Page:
For Life

TV review by
Melissa Camacho, Common Sense Media
For Life TV Poster Image
Compelling legal drama has violence, drugs, mature themes.

Parents say

age 13+
Based on 2 reviews

Kids say

age 14+
Based on 1 review

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A lot or a little?

The parents' guide to what's in this TV show.

Positive Messages

Seeking justice is central to the show. Themes range from freeing the wrongfully convicted to shedding light on the problems in the penal and legal systems. Friendship and parenthood are also themes. 

Positive Role Models & Representations

Aaron Wallace is smart and determined, exhibiting courage and perseverance throughout his ordeal. Lots of people have broken the law, but many are serving longer sentences than warranted, or serving time for things they did not commit. Administrators of legal and penal systems are often focused on political ramifications of having their convictions overturned.


Violent crimes, ranging from sexual assaults to murders, are frequently discussed, but in limited detail. People on both sides of prison bars frequently threaten and yell. Screaming and brawling is commonplace in prison. Suicide is referenced. 


Some mild innuendo. Crude sexual references, like "banging." Teen pregnancy is a theme.  


Words like "bastard," "damn," "hell."

Drinking, Drugs & Smoking

References to drinking and drug use, including crystal meth, Oxycontin. Syringes are visible, people are shown under the influence, and overdosing is discussed. Cigarette smoking is also shown. 

What parents need to know

Parents need to know that For Life is a legal procedural inspired by the true story of Isaac Wright Jr., who became a lawyer while in prison in order to overturn his life sentence. It underscores some of the ongoing problems with the criminal justice system, ranging from wrongful convictions to a failure to invest in prison reform. There are lots of discussions about violent crimes, and arguments, shouts, and brawls are frequent. There's also some strong language ("bastard," "damn," "hell") and crude sexual references. Drug use and overdoses are discussed, and occasionally drug paraphernalia is shown. Teen pregnancy is also a theme. 

User Reviews

  • Parents say
  • Kids say
Adult Written byFather92828 November 12, 2020
Adult Written byBoxtime April 25, 2020

Outstanding television

Storyline as deep as the ocean, with complexities and multistream stories running simultaneously, very well-written & resourced, absolutely true to life
Teen, 14 years old Written byLyna08 March 19, 2020

Something Every teen needs to wach

I think this is a show that every teen needs to watch not only because it shows how a black man was accused of something he didn't do but because he found... Continue reading

What's the story?

Co-executive-produced by rapper Curtis "50 Cent" Jackson, FOR LIFE is a legal drama about a man who becomes a lawyer and litigates cases for inmates while trying to overturn his own life sentence. The series, which is loosely based on true events, stars Nicholas Pinnock as Aaron Wallace, a former club owner serving a life sentence without the possibility of parole after being wrongfully convicted for drug trafficking. In an effort to clear his name, Wallace earns his law license behind bars, and represents fellow inmates in court. Occasionally helping him with cases is fellow inmate Jamal (Dorian Crossmond Missick). He also gets some support from prison warden Safiya Masry (Indira Varma), who wants to see more prison reform. Negotiating the system's politics is a challenge, especially since Masry's wife, Anya Harrison (Mary Stuart Masterson), is running for district attorney, and prosecutor Glen Maskins (Boris McGiver) is determined to keep him incarcerated. It doesn't help that Aaron's wife, Marie (Joy Bryant), has moved on and is now in a relationship with a former friend. But Wallace's daughter Jasmine (Tyla Harris) continues to believe in him, which keeps him fighting.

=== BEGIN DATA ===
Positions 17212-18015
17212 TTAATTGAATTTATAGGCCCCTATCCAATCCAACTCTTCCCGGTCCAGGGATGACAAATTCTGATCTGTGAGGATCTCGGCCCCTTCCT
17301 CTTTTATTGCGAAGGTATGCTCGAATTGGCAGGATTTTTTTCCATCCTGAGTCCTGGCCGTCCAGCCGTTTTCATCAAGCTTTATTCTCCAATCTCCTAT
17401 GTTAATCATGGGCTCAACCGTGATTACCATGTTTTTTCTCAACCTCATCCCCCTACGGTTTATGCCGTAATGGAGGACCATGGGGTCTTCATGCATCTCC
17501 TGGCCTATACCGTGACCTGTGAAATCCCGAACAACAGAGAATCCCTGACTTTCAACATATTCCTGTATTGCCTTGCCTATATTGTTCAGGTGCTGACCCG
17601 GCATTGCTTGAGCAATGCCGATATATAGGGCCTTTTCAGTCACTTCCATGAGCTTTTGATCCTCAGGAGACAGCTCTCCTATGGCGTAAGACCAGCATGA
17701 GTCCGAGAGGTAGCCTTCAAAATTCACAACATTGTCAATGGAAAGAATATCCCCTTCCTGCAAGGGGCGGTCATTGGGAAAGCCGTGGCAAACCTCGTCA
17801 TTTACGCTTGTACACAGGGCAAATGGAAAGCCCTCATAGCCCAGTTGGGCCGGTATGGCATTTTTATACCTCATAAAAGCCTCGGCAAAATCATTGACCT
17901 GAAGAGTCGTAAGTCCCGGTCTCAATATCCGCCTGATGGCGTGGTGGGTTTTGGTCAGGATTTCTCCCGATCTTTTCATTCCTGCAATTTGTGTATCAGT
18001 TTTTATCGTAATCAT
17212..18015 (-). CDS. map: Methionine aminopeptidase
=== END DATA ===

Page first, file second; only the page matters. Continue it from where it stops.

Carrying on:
Is it any good?

This compelling series is inspired by the true story of Isaac Wright Jr., who successfully had his drug trafficking conviction overturned after serving seven and a half years of a life sentence. It centers on Aaron Wallace's efforts to help inmates who are victims of the institutional flaws inherent in the criminal justice system, which requires him to work alongside the same people who are intent on keeping him locked up. It also weaves in family narratives to underscore the collateral damage caused by his wrongful incarceration. Like many police procedural TV shows, there are some predictable dramatic moments. But the show's quiet subtleties, ranging from calls to action written on papers hanging from cell walls, to Wallace wearing a small smile and a prison uniform while handcuffed to a bus seat after successfully winning a trial, highlight the difficult and dangerous metaphorical tightrope that he walks every day. These are the details that make For Life worth watching, regardless of how frustrated the story may make you feel. 

Talk to your kids about ...

  • Families can talk about the way For Life portrays the criminal justice system. Do you think the problems associated with wrongful convictions and prison reform are overdramatized for entertainment purposes? Or is there truth in what is being shown?

  • When a TV show or movie is based on a true story, what makes it a work of fiction? Is it the changes made to adapt the narrative for a TV or movie format? Or is the screen version simply "borrowing" some true facts in order to tell a more interesting story?

  • Who is Isaac Wright Jr.? What makes his story so compelling? How does his journey compare with that of the character of Aaron Wallace? 

TV details

Our editors recommend

For kids who love crime dramas

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